Are you interested in building basic logic circuits and eventually even an entire computer just using just transistors?

If so, you’ve found the right home!

Our mission is to provide inexpensive kits and tutorials to help people build and understand simple and more complicated logic circuits. Our circuits are modular allowing circuits to be connected together in different ways. For now we have two starting modules but more will follow in the future.

We currently support the following kits:

PRODUCT 1 – Debouncer Kit – $4.95

Description:
 A debouncer is used in a circuit to guarantee a single, consistent contact (on) for the switch. This ensures no ‘bouncing’ of signal which can confuse an electronic circuit.

At first glance it might seem that when the switch is depressed, contact is made in one action. This isn’t usually the case. Because the switch is made from metal parts which have a degree of springiness about them, when a switch closes it can momentarily bounce rapidly back and forth before settling down. This is called switch bounce. In many applications this doesn’t matter. If you’re using a switch to turn on a light, we don’t notice the bounce since it is so fast. If you are trying to control a digital circuit, the bounce can be very bad because the circuit that is connected to the switch will often interpret the bounce as a series of on/off changes and respond accordingly.  For example, a bounce can last between 10 and 300 µs. Note that a simple computer like an Arduino is capable of processing a few hundred instructions in that time. To the Arduino or any logic circuit, the bounce looks like a series of on/off input signals.

What’s in the box:

a) PCB Board
b) NE555 timer and socket
c) Two resistors
d) Three capacitors
e) Switch
f) Three pin connector
g) Eight page assembly and how it works manual

The board can be used in two ways: a) Plugged into a boardboard or b) as a stand alone board.

 

 

 

 

 

 

PURCHASE HERE

PRODUCT 2 – Bistable Multivibrator (flip-flop) Kit – $5.95

Description:  The circuit is technically called a bistable multivibrator. The word bistable refers to the fact that the circuit can exist in one of two stable states which we term ON and OFF. The circuit can be changed from one state to the other by applying an input trigger. These circuits are also xometimes called flip-flops.  Such circuits are often used to store single bits of information where a single circuit can be used to store one bit. When combined with other bistable multivibrators they can be used as frequency dividers because the output pulses have a frequency that are exactly one half ( ƒ/2 ) that of the trigger input pulse frequency. Another way of thinking about this is that a series of connected flip-flops can be used to count in binary. Each time a trigger is applied the count increases be one.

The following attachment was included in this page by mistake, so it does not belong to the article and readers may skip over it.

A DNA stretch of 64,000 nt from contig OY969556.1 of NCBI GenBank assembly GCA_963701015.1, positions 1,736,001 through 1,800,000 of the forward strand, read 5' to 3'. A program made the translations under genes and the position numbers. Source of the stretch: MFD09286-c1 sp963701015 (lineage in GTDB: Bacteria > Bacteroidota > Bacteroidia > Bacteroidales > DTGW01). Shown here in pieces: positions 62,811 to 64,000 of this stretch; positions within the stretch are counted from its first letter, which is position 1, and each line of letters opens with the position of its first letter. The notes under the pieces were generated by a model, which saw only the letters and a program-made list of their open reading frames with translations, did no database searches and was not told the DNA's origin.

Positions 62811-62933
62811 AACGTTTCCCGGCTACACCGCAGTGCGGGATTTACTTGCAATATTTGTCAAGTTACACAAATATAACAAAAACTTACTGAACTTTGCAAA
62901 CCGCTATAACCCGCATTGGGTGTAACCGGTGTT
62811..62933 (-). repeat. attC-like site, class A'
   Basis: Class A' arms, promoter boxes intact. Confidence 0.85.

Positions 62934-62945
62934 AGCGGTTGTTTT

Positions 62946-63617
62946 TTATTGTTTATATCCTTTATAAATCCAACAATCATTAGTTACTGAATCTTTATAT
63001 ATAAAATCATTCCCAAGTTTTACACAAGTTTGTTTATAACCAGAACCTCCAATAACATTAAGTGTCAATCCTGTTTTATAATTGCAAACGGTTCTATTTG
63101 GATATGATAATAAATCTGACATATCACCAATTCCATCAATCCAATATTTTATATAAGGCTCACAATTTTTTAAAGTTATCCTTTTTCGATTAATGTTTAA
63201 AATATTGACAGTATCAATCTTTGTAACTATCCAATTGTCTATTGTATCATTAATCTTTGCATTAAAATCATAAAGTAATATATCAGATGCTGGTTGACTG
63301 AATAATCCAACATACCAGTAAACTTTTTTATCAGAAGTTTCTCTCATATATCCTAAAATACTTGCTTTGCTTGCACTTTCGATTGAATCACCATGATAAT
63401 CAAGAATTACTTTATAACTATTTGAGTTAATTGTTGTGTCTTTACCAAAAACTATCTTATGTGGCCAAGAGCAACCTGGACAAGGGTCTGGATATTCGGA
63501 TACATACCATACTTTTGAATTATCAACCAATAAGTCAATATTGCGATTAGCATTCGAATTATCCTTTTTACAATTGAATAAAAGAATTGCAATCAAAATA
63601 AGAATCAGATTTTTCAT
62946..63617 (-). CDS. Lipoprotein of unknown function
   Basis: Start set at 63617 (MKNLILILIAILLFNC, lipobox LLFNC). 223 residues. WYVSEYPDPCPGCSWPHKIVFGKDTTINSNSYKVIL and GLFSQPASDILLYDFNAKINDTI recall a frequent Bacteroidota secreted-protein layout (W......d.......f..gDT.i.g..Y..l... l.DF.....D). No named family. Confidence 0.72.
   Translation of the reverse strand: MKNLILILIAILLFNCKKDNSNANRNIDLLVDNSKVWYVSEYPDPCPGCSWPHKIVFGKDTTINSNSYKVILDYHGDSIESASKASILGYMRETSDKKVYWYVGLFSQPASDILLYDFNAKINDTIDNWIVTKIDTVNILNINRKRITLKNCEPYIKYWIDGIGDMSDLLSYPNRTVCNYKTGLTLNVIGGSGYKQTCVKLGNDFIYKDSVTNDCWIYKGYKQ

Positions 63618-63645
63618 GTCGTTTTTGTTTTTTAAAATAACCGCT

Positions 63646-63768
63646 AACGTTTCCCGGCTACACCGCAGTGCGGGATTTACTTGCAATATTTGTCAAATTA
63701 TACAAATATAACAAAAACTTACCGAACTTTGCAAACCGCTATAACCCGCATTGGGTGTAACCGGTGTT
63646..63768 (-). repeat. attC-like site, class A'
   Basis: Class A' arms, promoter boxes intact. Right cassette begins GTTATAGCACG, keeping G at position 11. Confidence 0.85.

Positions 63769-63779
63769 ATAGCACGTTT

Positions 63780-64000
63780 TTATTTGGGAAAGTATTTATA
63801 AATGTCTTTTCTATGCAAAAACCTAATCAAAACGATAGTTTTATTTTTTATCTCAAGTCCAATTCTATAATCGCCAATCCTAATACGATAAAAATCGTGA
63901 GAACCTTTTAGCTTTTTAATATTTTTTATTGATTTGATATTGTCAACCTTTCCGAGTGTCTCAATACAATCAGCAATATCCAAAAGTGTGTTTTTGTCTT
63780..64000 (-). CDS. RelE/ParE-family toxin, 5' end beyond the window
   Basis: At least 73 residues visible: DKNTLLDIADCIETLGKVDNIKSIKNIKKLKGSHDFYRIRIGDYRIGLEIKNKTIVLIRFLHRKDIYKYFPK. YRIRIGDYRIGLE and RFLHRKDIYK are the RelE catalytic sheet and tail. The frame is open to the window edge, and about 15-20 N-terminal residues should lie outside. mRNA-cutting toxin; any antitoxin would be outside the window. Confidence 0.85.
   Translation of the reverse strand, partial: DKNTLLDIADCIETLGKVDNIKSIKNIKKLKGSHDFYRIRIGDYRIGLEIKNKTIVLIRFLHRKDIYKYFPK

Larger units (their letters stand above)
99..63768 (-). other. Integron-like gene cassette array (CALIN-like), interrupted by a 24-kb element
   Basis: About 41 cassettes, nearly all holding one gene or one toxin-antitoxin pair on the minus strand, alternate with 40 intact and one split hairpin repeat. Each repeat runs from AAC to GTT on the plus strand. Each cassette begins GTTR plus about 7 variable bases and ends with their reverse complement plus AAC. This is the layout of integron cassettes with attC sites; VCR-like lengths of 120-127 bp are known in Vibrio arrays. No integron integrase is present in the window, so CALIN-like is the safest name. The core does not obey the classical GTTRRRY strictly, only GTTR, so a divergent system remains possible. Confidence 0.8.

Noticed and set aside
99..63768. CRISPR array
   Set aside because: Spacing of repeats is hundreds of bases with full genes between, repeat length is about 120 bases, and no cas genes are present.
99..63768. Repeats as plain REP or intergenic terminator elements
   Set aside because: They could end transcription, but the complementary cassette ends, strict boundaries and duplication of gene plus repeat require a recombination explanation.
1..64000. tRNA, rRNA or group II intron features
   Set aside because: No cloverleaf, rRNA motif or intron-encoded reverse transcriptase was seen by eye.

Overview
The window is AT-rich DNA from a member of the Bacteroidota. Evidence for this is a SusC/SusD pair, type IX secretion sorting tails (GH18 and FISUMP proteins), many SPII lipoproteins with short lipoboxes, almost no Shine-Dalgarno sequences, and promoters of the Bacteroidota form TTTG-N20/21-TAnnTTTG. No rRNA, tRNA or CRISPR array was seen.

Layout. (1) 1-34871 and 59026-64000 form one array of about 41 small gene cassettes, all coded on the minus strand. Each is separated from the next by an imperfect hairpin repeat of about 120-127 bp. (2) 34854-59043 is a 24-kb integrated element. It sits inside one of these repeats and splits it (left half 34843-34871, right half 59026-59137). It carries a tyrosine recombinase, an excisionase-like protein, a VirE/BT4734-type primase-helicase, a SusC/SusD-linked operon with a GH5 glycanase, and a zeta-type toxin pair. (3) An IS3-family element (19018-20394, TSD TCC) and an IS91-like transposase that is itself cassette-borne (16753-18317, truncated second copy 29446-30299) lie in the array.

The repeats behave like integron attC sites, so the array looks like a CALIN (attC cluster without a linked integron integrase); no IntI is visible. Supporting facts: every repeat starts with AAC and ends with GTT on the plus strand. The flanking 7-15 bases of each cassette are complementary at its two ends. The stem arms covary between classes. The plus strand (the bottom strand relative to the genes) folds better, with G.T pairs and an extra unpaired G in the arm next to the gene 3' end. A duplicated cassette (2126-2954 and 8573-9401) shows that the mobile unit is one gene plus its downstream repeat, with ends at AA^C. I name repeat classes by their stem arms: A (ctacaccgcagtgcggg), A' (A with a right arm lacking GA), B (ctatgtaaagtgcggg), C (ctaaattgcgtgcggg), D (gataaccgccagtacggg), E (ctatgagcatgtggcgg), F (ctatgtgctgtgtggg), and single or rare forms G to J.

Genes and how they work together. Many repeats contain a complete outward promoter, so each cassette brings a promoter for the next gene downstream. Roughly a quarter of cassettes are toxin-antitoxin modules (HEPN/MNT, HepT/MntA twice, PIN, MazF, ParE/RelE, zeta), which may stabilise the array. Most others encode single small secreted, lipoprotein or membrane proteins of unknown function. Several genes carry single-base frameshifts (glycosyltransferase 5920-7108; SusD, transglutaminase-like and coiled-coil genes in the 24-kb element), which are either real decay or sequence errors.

A circuit with two stable states can be made from two transistors, T1 and T2. In one state T1 will be conducting while T2 will be off. For the other stable state, T1 is off and T2 is conducting. As mention before, the state of the flip-flop is changed by input a trigger signal.  A full cycle of output is produced for every two trigger pulses.

What’s in the box:

a) PCB Board

b) Three 2N3904 transistors
c) 8 resistors
d) Two diodes
e) Three capacitors
f) One LED
f) 2 x Three pin connector
g) Ten page assembly and how it works manual

 

 

PURCHASE HERE

PRODUCT 3:  Full kit that includes four flip-flops to build a binary counter – $24.95

Description: This kit includes four flip-flip units to allow you to build a 4-bit binary counter. Included with the kit is also a debouncer kit, a clock and a battery pack. Included with the kit is also a debouncer kit, a variable frequency NE555 based clock and a battery pack. Except for the batteries, you get everything you need to build what’s in the image below (plus a debouncer switch for manual operation).

 

 

 

 

 

 

 

Its possible to build a 4 but binary counter from a single TTL chip (7493) but thi schip is literally a black box and understanding in depth how it works is limited. Therefore we chose to provide a binary counter made from discrete transistors. There is a lot to learn about basic electronics and some interesting electronic trickery in building a flip-flop from discrete transistors. For those who are interested in understanding how circuits work, the flip-flop is a good example to understand. As part of the purchase we provide a manual that includes a detailed explanation of how the circuit works including the role of every component in the circuit.

What’s in the box:

1. 4 x flip-flop units
2. 1 x debouncer
3. 1 x Clock (Variable frequency)
4. Battery pack (batteries not included)
5. 12 x Cables
6. Assembly and how it works manual

PURCHASE HERE

PRODUCT 4:  Breadboard Tactle Switches x 5- $4.95

This is a simple breadboard compatible tactile switch on a small PCB with header pins that can plug into a standard breadboard. With every order you’ll get a kit to make 5 tactile switches. Kits include boards, switches and header pins.